The new FCA – don’t have nightmares
Is there anything to fear about the new FCA? Well, possibly quite a lot, it would seem. A hundred or so days into the new era of the FCA and it would be hard for anyone in the wealth management or private banking sector to have missed the message that the regulation of the sector is going to be different from now on, writes Neil Herbert.
Although the new head of the FCA, Martin Wheatley, has sought to play down the ‘be afraid’ tone famously set by his predecessor at the FSA,Hector Sants, some of the warnings and statements may have sounded pretty scary to many in the industry. There are going to be heftier fines, more stringent reporting requirements, naming and shaming of errant firms and individuals (without first having the inconvenience of providing actual proof of wrong doing) and, for the wealth management sector, its very own department. It will be headed by Clive Adamson, director of supervision at the FCA, who in a recent speech emphasised the shift away from the tick box approach to one that will be judgement-based (their judgement, presumably), forward looking and outcome-focused.
This all sounds good in theory but this emphasis on a firm’s culture and business models is somewhat more subjective than the previous focus on controls. The logic appears to be that it is all very well having controls policies and processes in place but if these don’t drive market and client relationship behaviours – and general conduct – then they are useless. In addition Mr Wheatley (despite seeming to want to pursue a more constructive relationship with the financial services sector) has set out a different stance whereby his regulatory body aims to get tough on the individual rather than just the firm. Dismissing the impact of fines – “To be honest, to the banks that make billions of pounds in profits, whatever the level of fine it will get passed on to shareholders” – he has pledged that the FCA will focus on the conduct of individuals – specifically senior management – and make them accountable.
This will be a surprise to the 130 or so people banned from the industry in the last two years, let alone those who have paid nearly £30 million in fines in the same period. They might be forgiven for believing that the FSA was pretty tough on individuals already. Wheatley as served notice to senior management that if they aren’t in control of the market and customer conduct of their registered staff and they haven’t yet instilled a compliance culture in their firm from the top down, then it is they that stand to pay the price for the failings of staff (and by inference, of the firm, its systems and controls).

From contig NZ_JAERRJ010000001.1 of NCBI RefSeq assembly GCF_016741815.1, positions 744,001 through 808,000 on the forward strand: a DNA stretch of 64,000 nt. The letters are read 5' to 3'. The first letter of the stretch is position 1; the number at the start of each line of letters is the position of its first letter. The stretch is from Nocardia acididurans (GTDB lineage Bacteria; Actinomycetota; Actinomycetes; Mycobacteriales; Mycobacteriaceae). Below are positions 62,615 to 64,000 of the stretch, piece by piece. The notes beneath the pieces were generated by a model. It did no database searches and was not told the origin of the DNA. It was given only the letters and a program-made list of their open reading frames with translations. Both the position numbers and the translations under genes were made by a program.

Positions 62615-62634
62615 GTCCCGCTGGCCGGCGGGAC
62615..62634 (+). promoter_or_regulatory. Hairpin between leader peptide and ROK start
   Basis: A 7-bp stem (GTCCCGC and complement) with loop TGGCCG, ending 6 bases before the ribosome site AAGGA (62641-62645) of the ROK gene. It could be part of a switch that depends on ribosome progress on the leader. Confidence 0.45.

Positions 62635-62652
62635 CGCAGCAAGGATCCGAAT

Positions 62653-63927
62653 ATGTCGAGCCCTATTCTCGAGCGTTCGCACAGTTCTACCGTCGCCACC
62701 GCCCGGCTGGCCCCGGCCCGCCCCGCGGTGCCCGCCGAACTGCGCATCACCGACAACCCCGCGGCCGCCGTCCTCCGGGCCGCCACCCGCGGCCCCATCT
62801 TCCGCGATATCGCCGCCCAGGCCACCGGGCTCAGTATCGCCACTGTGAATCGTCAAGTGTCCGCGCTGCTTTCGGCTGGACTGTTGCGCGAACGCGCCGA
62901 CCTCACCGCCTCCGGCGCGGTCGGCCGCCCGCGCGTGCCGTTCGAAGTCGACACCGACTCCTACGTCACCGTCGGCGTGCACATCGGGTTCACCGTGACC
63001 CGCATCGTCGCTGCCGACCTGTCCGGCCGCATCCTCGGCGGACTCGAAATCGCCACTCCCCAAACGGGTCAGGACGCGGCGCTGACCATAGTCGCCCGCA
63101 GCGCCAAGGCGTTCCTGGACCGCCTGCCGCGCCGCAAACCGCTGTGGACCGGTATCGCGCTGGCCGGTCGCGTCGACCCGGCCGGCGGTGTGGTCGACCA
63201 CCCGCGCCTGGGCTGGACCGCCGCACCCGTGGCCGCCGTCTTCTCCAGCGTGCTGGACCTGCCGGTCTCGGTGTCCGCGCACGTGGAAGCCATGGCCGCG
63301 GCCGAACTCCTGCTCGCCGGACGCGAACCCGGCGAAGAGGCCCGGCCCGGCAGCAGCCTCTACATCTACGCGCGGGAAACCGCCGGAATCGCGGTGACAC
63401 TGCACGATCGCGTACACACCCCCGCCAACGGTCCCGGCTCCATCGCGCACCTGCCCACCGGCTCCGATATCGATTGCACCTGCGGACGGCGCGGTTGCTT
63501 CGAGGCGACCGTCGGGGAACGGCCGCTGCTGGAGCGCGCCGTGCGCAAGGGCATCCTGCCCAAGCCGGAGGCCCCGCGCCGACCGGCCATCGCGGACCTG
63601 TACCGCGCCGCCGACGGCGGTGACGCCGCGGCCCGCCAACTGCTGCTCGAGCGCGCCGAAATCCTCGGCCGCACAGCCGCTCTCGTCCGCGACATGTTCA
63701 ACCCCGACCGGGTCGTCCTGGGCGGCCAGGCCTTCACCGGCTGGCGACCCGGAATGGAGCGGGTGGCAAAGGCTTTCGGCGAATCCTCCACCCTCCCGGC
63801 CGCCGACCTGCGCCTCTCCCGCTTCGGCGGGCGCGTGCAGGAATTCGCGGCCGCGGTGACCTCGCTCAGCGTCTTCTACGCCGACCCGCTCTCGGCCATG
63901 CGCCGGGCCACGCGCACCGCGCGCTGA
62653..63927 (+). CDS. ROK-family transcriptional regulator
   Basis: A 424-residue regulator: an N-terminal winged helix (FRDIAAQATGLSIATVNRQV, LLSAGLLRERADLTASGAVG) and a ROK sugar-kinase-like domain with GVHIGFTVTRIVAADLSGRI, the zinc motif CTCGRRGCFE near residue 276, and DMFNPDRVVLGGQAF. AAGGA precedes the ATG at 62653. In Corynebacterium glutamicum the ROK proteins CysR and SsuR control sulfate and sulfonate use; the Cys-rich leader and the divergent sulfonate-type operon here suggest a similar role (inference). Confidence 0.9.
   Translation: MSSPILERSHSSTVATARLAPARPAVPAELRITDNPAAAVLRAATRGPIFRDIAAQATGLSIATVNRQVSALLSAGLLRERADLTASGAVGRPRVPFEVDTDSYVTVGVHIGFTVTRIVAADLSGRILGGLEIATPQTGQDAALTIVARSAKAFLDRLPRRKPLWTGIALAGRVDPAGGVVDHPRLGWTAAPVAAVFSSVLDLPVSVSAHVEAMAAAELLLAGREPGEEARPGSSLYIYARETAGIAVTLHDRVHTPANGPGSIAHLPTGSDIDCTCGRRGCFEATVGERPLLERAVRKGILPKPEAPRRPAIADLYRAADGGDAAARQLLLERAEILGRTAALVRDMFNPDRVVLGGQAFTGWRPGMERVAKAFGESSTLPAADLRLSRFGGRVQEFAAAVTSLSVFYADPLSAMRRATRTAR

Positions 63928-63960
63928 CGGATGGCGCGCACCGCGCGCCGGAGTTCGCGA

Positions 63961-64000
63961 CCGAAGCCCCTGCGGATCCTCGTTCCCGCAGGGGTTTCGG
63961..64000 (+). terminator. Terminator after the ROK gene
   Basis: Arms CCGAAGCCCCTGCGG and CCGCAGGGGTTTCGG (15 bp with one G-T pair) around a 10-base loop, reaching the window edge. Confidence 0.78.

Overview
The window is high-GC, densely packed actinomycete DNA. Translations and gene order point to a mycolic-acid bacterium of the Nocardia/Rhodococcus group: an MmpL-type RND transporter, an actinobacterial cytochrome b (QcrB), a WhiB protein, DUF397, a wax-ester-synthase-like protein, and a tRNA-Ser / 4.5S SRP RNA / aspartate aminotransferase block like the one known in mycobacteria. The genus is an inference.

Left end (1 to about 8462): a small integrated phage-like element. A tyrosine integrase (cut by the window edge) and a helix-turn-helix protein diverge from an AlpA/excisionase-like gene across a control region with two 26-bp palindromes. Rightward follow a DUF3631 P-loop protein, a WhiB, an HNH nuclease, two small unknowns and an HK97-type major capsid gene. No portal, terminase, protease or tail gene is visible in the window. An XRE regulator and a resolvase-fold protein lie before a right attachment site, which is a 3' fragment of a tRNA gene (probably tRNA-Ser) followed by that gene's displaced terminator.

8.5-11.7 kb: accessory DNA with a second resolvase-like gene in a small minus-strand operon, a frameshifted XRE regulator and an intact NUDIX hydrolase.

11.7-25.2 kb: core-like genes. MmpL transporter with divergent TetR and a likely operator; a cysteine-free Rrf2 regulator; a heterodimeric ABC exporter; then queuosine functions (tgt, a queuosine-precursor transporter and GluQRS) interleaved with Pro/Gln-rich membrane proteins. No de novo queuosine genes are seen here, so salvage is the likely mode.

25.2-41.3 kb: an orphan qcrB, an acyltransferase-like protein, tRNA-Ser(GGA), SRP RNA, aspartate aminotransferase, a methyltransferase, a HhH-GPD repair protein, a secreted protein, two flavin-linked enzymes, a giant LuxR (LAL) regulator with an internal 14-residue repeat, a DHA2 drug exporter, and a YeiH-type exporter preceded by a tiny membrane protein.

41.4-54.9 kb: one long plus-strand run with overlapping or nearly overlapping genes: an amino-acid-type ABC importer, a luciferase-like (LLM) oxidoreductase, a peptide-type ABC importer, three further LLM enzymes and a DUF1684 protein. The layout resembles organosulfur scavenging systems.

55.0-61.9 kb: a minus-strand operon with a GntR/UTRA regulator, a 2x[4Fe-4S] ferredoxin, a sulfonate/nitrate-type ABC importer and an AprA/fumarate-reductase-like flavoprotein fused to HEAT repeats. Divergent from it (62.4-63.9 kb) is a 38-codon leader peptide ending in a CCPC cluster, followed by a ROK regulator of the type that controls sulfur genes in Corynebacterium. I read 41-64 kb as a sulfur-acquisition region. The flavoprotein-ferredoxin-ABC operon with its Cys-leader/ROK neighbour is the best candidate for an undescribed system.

It should therefore be a given that all registered staff have a clear knowledge and deep understanding of their role (its requirements, objectives and limits) and responsibilities to their employer, the market and the customer. At the same time there must be clear standards of acceptable conduct drummed into all staff, with objective benchmarking and assessment of both conduct and performance in place. And yet many of the companies I speak to readily admit that they don’t even have simple job descriptions, let alone a decent system of assessment for individual performance or conduct in those roles.
There is a stubbornly enduring culture of dealing with symptom as opposed to the cause: audit-driven processes that identify problem behaviours and conduct after they have occurred. Investment in training to enable staff to deliver the highest standards (using technology to distribute that training and assess delivery and identify shortfalls as they happen – not in an audit six months later) will give progressive firms the edge in terms of better product, service and client reputation. Presumably it will also give the management and supervisors a better night’s sleep as it’s they that stand to be penalised for failings.
Effective training and competence is a contract struck by the firm with the employee, but also with the regulator and the customer. It is an agreement of terms that are constantly renewed and defined. Standards, expectations and how those will be achieved.
Clear definitions of roles; responsibilities; personal, client-based and business objectives and limits; and acceptable risks and conduct: this is the starting point. Training and development of staff to ensure that they can meet these definitions must be planned individually. Roles and responsibilities then need to be distributed, with completion monitored and logged. If your training and competence management system doesn’t do this, then you have cause for concern.
Assessment of the three Cs (competence, conduct, contribution) against agreed benchmarks is the next step, ensuring shortfalls are identified and dealt with. The testing of knowledge (product, markets, conduct, process and policy) should be performed regularly and as part of the overall assessment process. Rooting out those who are not delivering nor buying into the compliance-based culture you are trying to embed is essential if you are going to address such risks. These are real risks to your business, your reputation and individually your career if the worst happens and the FCA holds you accountable (as Wheatley says they will). No-one can be certain about every advisor, ensuring everything that they say and do is compliant, but if those advisors don’t know what ‘good’ looks like, if you haven’t equipped them sufficiently to deliver ‘good’, if you haven’t monitored and enforced that delivery and indeed recorded having done so, then you will be accountable.
Make sure those policies that you’ve been developing are really put into practice. Clarify your standards, your assessments and benchmarks and invest in a decent training and competence management system. And as the popular TV crime programme concludes, “don’t have nightmares”.